Welcome to Anchorage, Alaska

Published 11:50 am Saturday, December 31, 2016

by James D. Howell

Our plane lands a little after 9 p.m. It still looks like the middle of the afternoon to us: the light has a slight softness to it, but is bright enough read a newspaper. No lights are on around the exterior of the airport; street lights are not necessary to drive.

It’s late in the season, but all the hotels that I consider to be safe are full. We find a bed and breakfast hotel across town and check in. It’s on a major intersection east of the downtown area and I think it will be suitable for a few days. Our tired bodies need little convincing.

The next morning, breakfast proves to be a hidden pleasure. The breakfast room serves as an oriental restaurant in the evenings, and this morning we join several others and enjoy a pleasant start to our day.

We head downtown in search of things to do and ways to do them. I have some knowledge of the Anchorage environs, but my supply of current maps is nonexistent. We’ll spend this day downtown and then branch out to the outlying attractions for the next few days. It seems like a good start for the trip.

Anchorage is the largest city in Alaska. It sits at the head of the Turnagain Arm of Cook inlet, and boasts two very busy airports — one for commercial and all international flights and one for local domestic operations. The military also has Elmendorf Air Force Base and a few smaller airfields. It’s a busy airspace. Alaska has the largest number of planes per capita of all the states. It’s obvious if you spend any time here.

The city has fewer than 300,000 residents. Up until the discovery of the enormous Prudhoe Bay oil reserves, the military was the main economic base.

Since then, it has been a mix of military, oil and tourism. Geographically, the downtown is not large; it’s an easy walk from shopping to museums to the Alaskan Railroad terminal.

We park in the lot for the downtown shopping center and hike to the visitor’s center; it’s only a couple of blocks. A rain shower or two is always a risk.

The Visitors Information Center is striking. It’s built in the style of a settler’s cabin, with a green growing turf roof, and gorgeous flower beds and baskets all around. It takes a little time to just walk around and enjoy the stunning, vibrant, colorful beds around the building and along the walkways. My camera is happy; it’s impossible to take a bad picture of the dazzling flowers.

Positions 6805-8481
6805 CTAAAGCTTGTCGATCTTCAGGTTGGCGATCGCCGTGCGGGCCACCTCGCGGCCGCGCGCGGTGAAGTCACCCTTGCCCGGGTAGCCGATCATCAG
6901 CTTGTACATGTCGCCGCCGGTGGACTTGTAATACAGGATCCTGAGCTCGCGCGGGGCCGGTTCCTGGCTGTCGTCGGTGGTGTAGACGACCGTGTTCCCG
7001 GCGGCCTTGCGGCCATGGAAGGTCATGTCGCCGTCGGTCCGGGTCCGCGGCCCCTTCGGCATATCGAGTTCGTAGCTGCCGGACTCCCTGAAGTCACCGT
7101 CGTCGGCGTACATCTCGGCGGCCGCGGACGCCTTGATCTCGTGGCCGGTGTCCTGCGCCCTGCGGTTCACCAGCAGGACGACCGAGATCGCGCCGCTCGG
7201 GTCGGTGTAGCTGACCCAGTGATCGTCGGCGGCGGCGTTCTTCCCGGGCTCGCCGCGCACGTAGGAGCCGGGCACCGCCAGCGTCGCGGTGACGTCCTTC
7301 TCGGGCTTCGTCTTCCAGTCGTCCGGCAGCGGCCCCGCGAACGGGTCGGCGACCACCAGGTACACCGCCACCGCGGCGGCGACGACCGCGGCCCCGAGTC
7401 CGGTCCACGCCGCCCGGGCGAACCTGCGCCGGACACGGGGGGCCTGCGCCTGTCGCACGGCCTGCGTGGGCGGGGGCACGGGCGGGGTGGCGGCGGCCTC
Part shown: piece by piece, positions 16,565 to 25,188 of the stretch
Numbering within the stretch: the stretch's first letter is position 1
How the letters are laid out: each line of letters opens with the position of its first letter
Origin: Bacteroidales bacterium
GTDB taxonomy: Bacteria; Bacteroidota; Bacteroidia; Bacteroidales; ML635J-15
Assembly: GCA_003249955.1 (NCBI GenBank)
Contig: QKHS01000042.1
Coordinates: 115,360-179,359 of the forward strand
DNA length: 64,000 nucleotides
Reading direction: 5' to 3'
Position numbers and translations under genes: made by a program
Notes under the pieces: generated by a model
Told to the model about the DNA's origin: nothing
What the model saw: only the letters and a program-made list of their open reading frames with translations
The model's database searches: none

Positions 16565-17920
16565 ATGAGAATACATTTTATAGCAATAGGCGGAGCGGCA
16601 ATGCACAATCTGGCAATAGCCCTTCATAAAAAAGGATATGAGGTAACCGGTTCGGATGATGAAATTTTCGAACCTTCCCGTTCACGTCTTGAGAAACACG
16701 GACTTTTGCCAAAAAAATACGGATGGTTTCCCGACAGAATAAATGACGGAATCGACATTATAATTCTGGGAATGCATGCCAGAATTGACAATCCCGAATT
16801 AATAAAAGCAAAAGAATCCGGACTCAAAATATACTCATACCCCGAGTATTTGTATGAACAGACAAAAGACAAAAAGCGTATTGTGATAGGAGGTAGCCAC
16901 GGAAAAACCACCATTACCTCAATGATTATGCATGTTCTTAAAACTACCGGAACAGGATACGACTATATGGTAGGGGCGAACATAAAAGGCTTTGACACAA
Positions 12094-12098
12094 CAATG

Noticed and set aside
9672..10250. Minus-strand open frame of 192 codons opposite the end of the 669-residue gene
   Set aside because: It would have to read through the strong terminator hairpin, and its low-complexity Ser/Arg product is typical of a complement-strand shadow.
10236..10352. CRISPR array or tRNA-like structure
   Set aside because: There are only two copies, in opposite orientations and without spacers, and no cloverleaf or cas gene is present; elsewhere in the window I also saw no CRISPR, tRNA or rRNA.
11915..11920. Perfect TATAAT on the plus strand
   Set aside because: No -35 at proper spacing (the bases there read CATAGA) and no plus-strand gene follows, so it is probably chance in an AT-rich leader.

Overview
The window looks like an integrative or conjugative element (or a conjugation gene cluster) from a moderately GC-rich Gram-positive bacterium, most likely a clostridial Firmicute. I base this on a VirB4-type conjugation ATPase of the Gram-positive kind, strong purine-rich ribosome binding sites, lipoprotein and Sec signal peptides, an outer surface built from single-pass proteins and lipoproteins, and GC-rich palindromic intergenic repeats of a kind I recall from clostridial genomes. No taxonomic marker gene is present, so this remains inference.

We find the staff helpful and collect a few pamphlets and an essential map. The best one is a commercial map with businesses and points of interest printed on one side and a street and road map on the other. It will be easy to locate our sightseeing paths.

The center is located on Fourth Avenue. In 1964, the other side of that street dropped some 15 feet or more during the most powerful earthquake ever recorded in the United States. The shift in the paved level is readily visible at a glance. The street dead ends at the entry to Earthquake Park. From there to the water, the landmass is silt.

During the quake, all the houses along this shoreline sank into the quicksand-like mire. All the way from here to the airport, houses and commercial buildings fell apart and mostly disappeared into the muck. Today, it’s a popular hiking trail and public use park.

I check out the downtown shops and eclectic sights, meant to attract tourists. They are effective; I am attracted. Talking moose heads join exaggerated human caricatures on the sidewalk. Gold panning and adventure tours are offered. Sightseeing by land and air is popular. This state is, after all, about the outdoors. Bears in T-shirts welcome prospective patrons.

I make a quick stop at the Center for Performing Arts and the Anchorage Museum. There’s a display of northern lights photographs at the Performing Arts Center and the Anchorage Museum offers the best life sized artifacts from the Athabascan culture available anywhere. The museum is new, as museums generally go. It has been vastly expanded and today is a very popular tourist attraction.

If you wish to relive the great earthquake, you can (sorta) in a theater on Fourth Avenue. Don’t expect the building to shake.

We see the sights, do lunch at a downtown cafe., and return to our hotel with a lot of daylight remaining. We examine the brochures and make a preliminary “must see” list.

Much of the plans depend on the weather and that’s forecast to be good for the next few days. Maybe Portage Glacier tomorrow.

JAMES D. “ARCHIE” HOWELL is a Southampton County native and 1955 graduate of Franklin High School. He can be reached at archiepix@kingwoodcable.com.